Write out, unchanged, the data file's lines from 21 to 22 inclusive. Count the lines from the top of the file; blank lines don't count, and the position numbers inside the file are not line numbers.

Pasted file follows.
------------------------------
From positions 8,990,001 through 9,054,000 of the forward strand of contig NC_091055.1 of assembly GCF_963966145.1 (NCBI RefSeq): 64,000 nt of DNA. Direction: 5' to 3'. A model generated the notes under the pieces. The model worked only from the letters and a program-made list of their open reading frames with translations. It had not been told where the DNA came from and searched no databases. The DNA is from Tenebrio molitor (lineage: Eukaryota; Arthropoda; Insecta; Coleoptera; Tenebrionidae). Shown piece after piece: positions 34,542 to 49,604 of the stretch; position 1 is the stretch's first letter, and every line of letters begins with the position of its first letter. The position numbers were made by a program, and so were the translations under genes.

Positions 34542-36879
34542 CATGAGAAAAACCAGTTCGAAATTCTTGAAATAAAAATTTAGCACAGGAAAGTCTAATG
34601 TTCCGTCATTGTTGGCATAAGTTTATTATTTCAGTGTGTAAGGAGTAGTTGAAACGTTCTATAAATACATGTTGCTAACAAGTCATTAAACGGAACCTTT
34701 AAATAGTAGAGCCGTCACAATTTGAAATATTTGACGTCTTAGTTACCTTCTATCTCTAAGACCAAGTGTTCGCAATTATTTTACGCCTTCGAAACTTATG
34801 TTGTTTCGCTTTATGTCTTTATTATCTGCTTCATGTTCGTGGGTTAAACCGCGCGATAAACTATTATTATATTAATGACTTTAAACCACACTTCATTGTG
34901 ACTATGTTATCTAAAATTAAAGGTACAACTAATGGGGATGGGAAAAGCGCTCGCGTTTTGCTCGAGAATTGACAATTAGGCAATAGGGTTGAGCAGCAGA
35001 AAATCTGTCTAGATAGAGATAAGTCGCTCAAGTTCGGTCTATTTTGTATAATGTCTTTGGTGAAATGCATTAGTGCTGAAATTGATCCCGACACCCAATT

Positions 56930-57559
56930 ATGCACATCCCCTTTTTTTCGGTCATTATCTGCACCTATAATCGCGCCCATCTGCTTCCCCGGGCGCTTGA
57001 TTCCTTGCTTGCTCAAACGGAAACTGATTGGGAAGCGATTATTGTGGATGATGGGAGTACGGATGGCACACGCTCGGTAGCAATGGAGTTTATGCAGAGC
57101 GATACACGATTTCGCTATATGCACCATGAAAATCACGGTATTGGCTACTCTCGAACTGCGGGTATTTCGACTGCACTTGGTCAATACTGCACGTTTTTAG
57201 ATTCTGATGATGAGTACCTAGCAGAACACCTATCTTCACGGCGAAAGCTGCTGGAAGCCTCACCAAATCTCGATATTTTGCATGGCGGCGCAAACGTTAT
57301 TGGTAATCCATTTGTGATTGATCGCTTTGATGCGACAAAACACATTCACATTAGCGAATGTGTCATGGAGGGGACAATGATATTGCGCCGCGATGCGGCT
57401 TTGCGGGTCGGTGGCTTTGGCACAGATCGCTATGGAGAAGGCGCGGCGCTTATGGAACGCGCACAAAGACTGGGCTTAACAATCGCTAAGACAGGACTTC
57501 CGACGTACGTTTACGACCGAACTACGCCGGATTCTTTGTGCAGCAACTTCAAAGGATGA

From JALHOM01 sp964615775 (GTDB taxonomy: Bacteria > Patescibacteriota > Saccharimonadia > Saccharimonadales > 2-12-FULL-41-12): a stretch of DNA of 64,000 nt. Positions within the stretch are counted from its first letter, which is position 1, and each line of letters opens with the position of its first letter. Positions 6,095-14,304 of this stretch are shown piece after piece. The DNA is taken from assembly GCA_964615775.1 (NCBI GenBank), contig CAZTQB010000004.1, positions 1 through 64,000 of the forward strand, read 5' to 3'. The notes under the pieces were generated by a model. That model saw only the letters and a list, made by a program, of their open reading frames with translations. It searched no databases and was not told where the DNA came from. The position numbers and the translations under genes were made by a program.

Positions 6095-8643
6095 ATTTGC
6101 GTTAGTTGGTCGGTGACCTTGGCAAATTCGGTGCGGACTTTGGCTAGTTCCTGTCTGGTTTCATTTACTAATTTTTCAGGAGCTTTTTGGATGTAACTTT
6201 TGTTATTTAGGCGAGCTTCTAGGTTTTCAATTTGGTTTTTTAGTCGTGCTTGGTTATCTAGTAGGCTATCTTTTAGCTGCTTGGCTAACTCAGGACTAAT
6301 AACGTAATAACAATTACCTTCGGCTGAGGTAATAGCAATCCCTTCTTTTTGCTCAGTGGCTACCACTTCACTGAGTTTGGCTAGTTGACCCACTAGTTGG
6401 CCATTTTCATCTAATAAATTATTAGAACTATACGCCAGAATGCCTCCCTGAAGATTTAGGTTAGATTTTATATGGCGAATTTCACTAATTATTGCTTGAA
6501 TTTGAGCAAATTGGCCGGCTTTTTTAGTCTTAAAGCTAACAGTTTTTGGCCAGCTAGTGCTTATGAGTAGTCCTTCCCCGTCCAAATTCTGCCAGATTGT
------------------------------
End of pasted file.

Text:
6201 TGTTATTTAGGCGAGCTTCTAGGTTTTCAATTTGGTTTTTTAGTCGTGCTTGGTTATCTAGTAGGCTATCTTTTAGCTGCTTGGCTAACTCAGGACTAAT
6301 AACGTAATAACAATTACCTTCGGCTGAGGTAATAGCAATCCCTTCTTTTTGCTCAGTGGCTACCACTTCACTGAGTTTGGCTAGTTGACCCACTAGTTGG